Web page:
Assistants deserve a better deal

The pay of support staff is scandalously low. They have been left with little choice but to take industrial action, says Christina McAnea of Unison

UPPORT staff in schools are currently being balloted about taking industrial action for better pay. Unison is campaigning for a Yes vote, as the 3 per cent offer will do little to improve the take-home pay of most of our members.

According to the annual NOP survey of local government workers, the groups most dissatisfied with their pay are nursery nurses, teaching assistants and school administrators. This is no surprise, as their pay has failed to keep pace with developments in their role. Teachers' pay has risen around 40 per cent since 1995. In the same period, pay for nursery nurses has risen by just over 20 per cent and for teaching assistants by 18.6 per cent.

In 1995, nursery nurses were earning 51 per cent of an average teacher's pay. By 2000, this had fallen to 44 per cent. In the same period, teaching assistants' pay, as a percentage of teachers' salaries, fell from 48 to 38 per cent.

There is no doubt that teachers deserved the increase in pay but now is the time to improve the pay of other staff. The irony is that this fall in relative and real pay has happened when, more than ever, support staff in education are central to the government's strategies.

The role of teaching assistants is evolving: most already deliver lessons to small groups of pupils, but they are increasingly being used to cover teacher absences. This can range from taking the class for 20 minutes to, in a small but significant number of cases, covering for several hours and longer.

There are advantages to schools, aside from the obvious financial ones (assistants earn around pound;5-pound;6 per hour, supply teachers around pound;20). The assistant, particularly in a primary school, knows the class, is familiar with lessons and has been involved in planning and preparation. At present, only a minority of schools use assistants to cover for teachers for extended periods. Indeed, only a minority of assistants would want or feel able to to do this.

But this area needs to be discussed. When, how long, and in what circumstances can teaching assistants provide cover? What training is needed and what about the financial rewards? What are the implications if assistants are involved in behaviour management, pastoral care, the planning and preparation of lessons, as well as delivering lessons and assessing children? We need to be clear about the areas of overlap between jobs.

Yet while these issues are moving rapidly up the agenda, we continue to have many teaching assistants in schools paid only pound;5 per hour.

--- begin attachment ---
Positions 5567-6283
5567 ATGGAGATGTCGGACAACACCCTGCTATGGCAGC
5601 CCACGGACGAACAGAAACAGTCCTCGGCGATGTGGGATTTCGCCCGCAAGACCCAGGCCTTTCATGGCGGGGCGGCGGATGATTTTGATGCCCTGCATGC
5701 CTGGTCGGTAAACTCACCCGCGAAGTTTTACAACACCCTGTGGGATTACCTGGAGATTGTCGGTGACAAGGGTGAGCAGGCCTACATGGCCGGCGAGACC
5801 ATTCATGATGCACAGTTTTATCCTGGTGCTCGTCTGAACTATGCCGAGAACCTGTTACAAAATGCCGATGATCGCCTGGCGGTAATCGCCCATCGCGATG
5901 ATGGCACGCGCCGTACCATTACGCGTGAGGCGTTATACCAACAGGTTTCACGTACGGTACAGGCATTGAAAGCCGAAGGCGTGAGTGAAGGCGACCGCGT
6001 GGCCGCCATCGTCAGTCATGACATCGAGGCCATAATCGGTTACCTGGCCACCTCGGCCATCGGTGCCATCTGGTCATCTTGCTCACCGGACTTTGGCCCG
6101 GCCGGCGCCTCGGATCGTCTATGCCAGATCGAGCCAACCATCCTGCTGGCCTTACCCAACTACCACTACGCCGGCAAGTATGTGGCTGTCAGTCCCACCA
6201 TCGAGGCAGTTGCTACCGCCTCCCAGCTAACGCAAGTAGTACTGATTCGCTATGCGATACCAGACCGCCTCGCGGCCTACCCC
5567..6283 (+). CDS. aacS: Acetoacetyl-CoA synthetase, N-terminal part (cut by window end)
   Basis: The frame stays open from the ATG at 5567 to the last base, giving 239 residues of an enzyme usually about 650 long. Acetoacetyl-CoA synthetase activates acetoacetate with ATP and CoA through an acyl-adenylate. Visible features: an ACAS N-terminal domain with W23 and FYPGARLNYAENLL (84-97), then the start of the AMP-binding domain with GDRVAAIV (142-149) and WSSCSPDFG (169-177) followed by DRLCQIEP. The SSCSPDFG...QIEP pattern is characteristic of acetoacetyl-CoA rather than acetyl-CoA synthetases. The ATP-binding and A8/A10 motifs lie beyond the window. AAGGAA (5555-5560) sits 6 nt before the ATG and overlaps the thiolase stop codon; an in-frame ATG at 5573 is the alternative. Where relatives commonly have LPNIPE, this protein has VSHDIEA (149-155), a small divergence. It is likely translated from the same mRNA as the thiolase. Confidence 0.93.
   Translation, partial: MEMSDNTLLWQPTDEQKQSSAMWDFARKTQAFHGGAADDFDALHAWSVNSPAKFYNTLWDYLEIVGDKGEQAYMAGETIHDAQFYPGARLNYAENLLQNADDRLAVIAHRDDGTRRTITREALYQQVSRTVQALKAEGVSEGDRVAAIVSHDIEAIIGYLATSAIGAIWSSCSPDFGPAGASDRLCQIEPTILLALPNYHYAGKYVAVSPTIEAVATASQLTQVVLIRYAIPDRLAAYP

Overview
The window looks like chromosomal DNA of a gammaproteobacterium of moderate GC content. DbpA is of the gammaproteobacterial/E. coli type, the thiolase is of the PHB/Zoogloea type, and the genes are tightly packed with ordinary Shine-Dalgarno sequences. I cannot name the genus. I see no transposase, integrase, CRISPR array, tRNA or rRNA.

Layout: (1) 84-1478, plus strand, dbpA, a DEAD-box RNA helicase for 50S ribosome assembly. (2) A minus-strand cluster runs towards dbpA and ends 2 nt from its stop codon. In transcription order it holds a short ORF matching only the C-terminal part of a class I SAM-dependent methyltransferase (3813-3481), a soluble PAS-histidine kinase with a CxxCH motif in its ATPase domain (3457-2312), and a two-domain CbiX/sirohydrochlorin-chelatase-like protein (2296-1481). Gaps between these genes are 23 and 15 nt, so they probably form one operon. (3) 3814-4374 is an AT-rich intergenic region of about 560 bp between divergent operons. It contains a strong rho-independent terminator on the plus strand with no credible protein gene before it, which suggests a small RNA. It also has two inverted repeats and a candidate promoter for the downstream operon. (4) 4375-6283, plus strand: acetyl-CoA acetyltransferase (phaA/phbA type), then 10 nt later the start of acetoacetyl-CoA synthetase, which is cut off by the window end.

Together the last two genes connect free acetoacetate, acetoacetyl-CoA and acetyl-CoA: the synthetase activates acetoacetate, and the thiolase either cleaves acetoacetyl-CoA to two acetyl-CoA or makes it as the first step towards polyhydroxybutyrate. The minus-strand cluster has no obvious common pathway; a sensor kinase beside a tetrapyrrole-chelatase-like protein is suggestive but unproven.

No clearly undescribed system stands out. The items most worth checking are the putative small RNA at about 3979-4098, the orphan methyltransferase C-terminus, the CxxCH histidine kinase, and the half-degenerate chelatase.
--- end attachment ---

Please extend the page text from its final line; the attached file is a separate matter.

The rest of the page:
As assistants become more important, the spotlight has been turned on low pay and lack of any career structure. Only last week at Unison's conference we confirmed our main aims: a career structure linked to national occupational standards; a national pay and grading framework; justice for term-time workers who do not get holiday pay.

While ministers are probably only interested in the first of these, we believe this cannot be a no-cost option and must lead to a national framework for pay and grading, requiring extra funding from the Government.

However, we must think carefully about how this is funded. If it is through the Government's Standards Fund - used to underpin key education priorities - it may be time-limited and therefore many schools will employ staff on short-term contracts. Also, if the money is not ring-fenced, how can we guarantee heads will use it to pay for support staff fairly?

Headteachers have told me they would rather employ 15 assistants on pound;8,000 per year than 10 on pound;12,000. This is fine if the aim is simply to increase the number of adults in the classroom regardless of what they do. But it cannot be justified if you want to ensure staff are well-trained, motivated and above all feel valued and committed to the school.

The Government must provide funds to let school staff develop their careers and earn more. Local education authorities must have a consistent policy on pay and conditions. But heads also have to make hard choices about budgets. If assistants are important this must be reflected in their pay: 3 per cent is worth around 15p per hour to low-paid workers. Industrial action is never an easy choice but sometimes it is the only one.

Briefing, 26

Christina McAnea is Unison's senior national officer for education staff

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